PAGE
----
In Pharo, we have several competing list implementations since day one. But all those implementations depend on one unique original: LazyListMorph. While this is hidden in the most used hierarchy: PluggableListMorph and children, at the end this is what we always have, if we want to use lists in our GUI. The original design worked fine in the use cases they have at the time, but it started to show age very fast (in fact, LazyListMorph is not the first list morph written, it is itself an attempt to solve performance issues).
What were the problems? Well, a short but important list:
List morph does not allow larger lists to be shown performantly. Since it keeps all elements as morphs in a huge collection, it starts to lag after some hundreds.
List morph does not handle very well complex element morphs. While it works fine with string morphs, if we want to use other kind of morphs as list elements (like for example, to show icons, etc.), list morph also lags very fast.
Along with this two fundamental problems, there were some others: since the original was intended to show lists, if you want to do a table, you can't. Now, you can say a list is a particular case of a table (it is a table with just one column, after all), but the other way (a "multi-column" list) is not so easy to implement. But it was done (MulticolumnLazyListMorph and PluggableMultiColumnListMorph) and during some years that was the unique solution we had.
Other attempts have been made to solve the performance issues of this implementation, like the NewList, but it's design is based on spawning threads to fill the elements array and it never worked really fine.
A new implementation
So, I started to write a new list for Pharo during an insomnia night, trying to solve this problem (And honestly, really tired of seeing how the current IDE feels slow –and makes Pharo itself feels slow– when there is no real reason to it).
For me, three conditions need to be fulfilled:
It has to allow large number of rows (infinite if possible) and it has to be fast!
It has to encourage extension (like for example to make editable fields)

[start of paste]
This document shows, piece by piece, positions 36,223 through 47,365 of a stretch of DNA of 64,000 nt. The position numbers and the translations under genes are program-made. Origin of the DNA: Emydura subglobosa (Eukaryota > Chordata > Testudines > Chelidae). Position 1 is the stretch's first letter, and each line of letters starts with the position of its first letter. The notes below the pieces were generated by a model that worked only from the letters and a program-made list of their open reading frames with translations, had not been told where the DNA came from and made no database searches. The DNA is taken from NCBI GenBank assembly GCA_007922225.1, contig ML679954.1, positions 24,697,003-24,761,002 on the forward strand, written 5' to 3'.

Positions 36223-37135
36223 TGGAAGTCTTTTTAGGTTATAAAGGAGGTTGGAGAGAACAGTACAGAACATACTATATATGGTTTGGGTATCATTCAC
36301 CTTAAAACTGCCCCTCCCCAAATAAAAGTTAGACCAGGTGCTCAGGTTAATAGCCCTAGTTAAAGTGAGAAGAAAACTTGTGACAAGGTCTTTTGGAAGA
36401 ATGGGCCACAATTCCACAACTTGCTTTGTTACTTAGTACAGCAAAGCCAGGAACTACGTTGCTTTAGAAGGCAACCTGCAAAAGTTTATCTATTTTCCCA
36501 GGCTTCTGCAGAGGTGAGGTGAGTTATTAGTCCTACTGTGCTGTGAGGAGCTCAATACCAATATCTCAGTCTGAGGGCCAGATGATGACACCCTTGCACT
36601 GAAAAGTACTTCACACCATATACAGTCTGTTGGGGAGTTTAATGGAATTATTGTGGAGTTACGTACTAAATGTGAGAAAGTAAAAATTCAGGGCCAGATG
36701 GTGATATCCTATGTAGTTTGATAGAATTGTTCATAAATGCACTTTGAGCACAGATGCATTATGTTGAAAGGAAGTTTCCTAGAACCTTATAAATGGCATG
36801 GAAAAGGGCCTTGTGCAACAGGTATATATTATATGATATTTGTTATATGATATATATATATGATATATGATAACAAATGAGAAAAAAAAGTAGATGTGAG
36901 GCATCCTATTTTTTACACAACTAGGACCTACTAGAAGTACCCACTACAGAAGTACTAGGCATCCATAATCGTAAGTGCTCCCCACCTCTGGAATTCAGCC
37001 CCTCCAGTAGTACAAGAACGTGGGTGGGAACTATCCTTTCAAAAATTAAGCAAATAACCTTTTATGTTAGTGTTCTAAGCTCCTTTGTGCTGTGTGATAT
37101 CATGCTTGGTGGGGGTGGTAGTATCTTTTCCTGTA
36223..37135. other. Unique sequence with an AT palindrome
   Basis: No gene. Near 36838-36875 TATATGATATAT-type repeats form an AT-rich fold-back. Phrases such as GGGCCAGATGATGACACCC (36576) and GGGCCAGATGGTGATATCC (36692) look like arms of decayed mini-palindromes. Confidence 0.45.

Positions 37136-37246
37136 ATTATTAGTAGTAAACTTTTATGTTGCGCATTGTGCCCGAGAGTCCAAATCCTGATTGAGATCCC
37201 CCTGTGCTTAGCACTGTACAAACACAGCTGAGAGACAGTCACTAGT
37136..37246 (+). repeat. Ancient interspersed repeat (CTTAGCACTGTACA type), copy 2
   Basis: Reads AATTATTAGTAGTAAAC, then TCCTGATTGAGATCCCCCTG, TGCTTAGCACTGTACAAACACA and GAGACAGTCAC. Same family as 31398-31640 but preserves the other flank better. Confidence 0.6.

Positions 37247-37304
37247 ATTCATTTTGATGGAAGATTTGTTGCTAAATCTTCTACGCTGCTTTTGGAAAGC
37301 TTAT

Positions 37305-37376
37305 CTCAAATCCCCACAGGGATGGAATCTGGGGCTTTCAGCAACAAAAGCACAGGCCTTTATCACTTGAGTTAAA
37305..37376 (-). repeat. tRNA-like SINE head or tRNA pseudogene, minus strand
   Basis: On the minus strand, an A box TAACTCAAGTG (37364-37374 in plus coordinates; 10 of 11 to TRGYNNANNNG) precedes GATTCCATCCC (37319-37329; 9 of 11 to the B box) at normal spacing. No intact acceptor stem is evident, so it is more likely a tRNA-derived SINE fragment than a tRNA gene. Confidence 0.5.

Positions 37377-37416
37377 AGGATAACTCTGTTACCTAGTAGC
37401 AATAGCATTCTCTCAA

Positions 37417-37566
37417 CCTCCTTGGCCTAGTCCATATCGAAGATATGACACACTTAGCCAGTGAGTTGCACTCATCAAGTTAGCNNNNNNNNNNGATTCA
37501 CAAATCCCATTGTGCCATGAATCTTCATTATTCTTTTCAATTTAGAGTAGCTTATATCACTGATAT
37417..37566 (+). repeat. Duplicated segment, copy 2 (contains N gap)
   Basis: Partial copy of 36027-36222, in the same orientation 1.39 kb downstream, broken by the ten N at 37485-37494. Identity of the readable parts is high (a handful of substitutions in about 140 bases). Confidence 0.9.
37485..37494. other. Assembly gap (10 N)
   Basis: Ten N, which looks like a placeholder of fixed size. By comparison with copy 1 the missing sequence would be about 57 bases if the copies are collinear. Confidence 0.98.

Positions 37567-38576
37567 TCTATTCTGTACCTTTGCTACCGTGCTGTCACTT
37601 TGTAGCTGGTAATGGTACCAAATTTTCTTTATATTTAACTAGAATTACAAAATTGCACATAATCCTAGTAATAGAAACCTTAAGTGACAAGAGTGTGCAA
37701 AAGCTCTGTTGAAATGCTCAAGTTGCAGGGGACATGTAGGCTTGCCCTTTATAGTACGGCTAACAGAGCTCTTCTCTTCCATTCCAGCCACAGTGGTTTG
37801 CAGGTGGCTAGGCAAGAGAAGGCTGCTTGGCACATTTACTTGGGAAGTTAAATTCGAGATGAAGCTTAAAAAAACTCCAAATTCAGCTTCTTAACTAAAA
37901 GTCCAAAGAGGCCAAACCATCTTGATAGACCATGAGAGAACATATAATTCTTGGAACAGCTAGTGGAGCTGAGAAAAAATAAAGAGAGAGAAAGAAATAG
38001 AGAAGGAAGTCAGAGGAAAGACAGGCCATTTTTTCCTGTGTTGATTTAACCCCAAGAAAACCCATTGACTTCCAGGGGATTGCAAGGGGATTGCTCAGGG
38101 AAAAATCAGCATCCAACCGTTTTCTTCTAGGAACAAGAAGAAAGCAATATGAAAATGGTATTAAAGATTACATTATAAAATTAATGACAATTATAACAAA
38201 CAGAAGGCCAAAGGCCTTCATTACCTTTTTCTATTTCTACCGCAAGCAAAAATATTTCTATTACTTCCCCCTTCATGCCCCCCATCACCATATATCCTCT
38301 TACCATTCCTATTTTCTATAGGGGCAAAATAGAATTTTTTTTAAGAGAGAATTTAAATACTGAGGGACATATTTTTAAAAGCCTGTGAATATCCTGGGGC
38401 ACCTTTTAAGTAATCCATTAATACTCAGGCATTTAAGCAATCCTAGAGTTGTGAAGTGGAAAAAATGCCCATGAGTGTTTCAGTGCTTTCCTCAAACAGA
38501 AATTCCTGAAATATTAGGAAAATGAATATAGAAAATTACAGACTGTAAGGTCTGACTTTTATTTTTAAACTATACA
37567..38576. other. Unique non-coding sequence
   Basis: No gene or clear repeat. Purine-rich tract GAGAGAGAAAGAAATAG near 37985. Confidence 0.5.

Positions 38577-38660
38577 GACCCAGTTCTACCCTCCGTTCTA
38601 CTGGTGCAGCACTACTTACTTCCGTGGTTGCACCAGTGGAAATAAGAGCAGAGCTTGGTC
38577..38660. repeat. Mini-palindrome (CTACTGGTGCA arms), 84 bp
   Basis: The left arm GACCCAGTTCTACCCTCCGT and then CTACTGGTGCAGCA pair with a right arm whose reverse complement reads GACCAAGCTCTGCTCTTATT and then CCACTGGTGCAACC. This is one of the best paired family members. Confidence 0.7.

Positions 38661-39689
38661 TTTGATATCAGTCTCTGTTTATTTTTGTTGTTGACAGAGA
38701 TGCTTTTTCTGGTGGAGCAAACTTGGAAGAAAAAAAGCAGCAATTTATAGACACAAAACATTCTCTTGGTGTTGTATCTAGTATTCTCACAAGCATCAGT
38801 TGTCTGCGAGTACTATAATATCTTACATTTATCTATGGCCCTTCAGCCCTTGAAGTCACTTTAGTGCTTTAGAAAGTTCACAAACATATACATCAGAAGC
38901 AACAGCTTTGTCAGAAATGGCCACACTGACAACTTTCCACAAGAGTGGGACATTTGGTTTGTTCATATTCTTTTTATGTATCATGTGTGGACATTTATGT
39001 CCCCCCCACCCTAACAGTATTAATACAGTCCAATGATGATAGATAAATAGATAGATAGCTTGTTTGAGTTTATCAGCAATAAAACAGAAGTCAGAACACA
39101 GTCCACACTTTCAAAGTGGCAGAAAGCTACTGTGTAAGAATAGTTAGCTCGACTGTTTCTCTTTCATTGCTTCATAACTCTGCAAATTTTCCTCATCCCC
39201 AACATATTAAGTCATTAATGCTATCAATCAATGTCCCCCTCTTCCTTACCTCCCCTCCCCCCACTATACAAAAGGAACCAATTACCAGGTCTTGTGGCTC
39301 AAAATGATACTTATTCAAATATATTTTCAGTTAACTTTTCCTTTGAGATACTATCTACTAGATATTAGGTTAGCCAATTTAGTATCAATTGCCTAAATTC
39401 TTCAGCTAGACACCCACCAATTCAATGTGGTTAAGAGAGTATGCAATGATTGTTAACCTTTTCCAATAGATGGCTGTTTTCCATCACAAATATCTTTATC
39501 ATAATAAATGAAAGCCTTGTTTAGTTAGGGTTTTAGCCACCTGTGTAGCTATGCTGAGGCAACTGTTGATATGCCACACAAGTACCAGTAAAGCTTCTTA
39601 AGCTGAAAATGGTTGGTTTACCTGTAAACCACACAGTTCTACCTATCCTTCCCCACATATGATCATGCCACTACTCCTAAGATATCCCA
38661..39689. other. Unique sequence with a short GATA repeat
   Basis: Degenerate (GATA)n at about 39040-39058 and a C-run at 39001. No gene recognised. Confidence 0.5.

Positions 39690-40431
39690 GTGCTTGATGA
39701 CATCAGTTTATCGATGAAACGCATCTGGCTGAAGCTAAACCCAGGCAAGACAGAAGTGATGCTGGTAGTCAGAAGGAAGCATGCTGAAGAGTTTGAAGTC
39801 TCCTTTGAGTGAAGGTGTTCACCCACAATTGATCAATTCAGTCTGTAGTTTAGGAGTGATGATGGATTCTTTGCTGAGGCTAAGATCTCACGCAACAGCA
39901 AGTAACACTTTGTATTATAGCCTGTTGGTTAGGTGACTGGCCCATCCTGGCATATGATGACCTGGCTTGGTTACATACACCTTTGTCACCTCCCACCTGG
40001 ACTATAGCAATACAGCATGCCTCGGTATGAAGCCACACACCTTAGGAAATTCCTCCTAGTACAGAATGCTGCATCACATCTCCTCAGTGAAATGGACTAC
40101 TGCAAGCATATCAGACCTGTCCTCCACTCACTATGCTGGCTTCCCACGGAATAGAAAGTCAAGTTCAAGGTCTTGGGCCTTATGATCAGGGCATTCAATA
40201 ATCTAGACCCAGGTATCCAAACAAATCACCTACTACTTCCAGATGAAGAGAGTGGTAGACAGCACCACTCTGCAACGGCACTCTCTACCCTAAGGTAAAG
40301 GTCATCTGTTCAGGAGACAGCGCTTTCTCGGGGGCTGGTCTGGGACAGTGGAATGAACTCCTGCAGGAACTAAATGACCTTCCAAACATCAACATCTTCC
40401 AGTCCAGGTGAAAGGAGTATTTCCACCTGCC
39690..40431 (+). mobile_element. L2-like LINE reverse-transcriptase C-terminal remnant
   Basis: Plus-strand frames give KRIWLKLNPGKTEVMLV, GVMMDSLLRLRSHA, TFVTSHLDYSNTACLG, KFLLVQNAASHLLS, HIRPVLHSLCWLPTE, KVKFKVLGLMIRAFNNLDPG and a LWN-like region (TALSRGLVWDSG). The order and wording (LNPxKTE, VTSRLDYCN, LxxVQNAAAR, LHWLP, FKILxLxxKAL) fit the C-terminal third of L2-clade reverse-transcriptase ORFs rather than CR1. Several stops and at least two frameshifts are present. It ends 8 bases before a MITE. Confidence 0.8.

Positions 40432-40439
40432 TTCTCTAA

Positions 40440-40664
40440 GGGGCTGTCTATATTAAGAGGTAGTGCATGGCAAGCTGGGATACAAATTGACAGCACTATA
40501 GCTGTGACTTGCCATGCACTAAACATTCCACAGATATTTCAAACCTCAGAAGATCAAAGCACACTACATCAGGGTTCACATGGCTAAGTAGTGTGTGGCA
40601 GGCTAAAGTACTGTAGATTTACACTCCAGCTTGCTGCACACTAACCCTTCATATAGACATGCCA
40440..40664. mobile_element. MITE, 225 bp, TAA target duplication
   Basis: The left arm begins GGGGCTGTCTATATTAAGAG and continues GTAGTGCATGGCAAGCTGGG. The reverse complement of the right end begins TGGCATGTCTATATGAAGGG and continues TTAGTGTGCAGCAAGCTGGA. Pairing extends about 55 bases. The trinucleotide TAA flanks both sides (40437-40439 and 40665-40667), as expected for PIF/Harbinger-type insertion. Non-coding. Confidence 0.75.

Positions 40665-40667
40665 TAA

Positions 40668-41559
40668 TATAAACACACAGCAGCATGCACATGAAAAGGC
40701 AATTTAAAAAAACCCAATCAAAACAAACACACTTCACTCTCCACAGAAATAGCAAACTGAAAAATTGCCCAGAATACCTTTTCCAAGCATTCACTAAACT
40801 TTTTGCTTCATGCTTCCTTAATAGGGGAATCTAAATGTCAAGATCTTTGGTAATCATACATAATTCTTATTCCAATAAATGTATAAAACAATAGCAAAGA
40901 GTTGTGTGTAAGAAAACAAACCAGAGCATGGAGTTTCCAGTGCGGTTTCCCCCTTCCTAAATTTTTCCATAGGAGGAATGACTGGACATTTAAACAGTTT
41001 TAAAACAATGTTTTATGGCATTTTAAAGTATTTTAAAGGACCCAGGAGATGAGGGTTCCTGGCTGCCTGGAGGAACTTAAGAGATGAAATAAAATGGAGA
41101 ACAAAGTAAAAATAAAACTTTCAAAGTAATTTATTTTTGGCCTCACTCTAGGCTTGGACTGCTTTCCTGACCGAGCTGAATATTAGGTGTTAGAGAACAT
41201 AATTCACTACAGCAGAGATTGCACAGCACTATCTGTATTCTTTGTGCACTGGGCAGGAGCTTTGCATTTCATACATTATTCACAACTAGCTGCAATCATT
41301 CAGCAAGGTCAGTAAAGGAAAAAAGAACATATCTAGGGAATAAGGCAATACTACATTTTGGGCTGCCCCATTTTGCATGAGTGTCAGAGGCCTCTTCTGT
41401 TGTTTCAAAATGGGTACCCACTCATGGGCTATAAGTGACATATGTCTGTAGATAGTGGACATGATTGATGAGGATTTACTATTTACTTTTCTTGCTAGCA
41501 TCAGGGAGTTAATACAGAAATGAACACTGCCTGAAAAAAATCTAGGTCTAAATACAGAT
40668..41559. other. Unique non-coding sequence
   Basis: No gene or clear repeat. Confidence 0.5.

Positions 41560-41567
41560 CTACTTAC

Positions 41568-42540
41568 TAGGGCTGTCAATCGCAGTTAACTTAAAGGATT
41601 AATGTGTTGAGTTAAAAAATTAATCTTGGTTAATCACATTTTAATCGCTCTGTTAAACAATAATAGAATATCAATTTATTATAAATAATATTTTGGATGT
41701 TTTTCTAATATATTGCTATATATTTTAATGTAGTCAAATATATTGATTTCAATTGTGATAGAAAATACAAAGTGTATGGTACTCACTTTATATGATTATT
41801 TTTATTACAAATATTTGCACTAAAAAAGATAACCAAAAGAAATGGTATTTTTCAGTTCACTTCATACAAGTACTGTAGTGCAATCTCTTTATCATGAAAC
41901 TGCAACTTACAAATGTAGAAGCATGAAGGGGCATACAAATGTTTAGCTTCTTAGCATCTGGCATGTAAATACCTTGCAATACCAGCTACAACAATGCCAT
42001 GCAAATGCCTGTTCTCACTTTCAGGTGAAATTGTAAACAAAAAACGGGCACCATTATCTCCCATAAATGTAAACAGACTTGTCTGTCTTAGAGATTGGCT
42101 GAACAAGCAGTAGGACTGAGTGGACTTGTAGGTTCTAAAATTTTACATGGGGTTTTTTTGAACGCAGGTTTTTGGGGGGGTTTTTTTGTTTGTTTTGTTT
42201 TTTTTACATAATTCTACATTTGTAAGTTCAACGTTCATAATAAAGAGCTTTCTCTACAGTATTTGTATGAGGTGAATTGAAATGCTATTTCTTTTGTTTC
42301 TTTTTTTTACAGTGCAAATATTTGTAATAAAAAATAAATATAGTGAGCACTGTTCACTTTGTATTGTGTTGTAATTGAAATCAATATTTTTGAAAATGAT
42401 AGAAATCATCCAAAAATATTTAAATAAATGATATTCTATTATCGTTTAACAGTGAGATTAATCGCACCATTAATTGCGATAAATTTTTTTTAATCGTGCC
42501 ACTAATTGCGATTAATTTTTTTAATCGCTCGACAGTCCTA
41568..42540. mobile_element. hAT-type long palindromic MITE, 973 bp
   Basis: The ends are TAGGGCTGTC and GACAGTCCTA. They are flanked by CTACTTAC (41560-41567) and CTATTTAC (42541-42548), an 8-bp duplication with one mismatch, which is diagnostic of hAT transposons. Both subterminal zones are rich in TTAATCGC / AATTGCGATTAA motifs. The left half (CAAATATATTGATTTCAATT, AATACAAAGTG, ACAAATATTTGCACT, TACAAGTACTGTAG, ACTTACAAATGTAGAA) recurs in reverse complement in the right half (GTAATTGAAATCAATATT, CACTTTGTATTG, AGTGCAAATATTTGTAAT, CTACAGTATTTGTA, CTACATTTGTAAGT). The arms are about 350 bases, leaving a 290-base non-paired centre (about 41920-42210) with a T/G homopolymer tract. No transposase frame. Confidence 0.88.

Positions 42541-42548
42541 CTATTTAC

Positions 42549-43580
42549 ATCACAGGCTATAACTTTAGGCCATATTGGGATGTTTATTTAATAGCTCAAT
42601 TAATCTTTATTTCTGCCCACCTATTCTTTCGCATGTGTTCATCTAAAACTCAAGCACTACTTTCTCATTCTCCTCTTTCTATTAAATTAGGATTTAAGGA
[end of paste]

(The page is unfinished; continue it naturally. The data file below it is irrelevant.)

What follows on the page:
It has work for display tables, lists and with time, also trees
Since I know some implementations outside the Pharo world, I reviewed a couple and I decided to take as inspiration the implementation of Cocoa. This is a really simple design, who is proven to work very well:
The main component is a table, and a list is considered just a table with one unique column
It uses a data source (a data model) to provide elements to the list
You can provide any view element as a cell
Implementation demands only the elements to be shown. So you can have infinite elements and not instantiate them unless you will show them.
It looked fine, and after some hours of work, I finished a first version.
Comparing with older implementation
In general, all my benchmarks gave me a 10x increment in the speed of rendering.
And of course, showing thousands of elements cannot be compared because it was simply not possible before.
Using fast table
Fast table is integrated in Pharo 5.0, and it will replace all older list usages. You can check some examples of it browsing class side of FTExample class.
Here, a small example on the easiest way to use it:
Last week I made a new Icon Pack for Pharo, based in IntelliJ Idea icons.
This new icons works very fine, icons are less intrusive than the ones from Eclipse (the current default in Pharo). Also very important, they smoothly in all themes, including the Dark Theme, who has some problems with default icons.
Two screenshots to illustrate the new pack:
Is very easy, just execute this:
smalltalkhubUser: 'Pharo' project: 'MetaRepoForPharo40';
ThemeIcons current: #IdeaUIThemeIcons asClass new.
“In Pharo 3 and 4, you might need to execute this”
The icon pack itself is distributed under MIT license.
The Idea icons, however, have their own open source license terms, the Apache 2 license, who can be found here.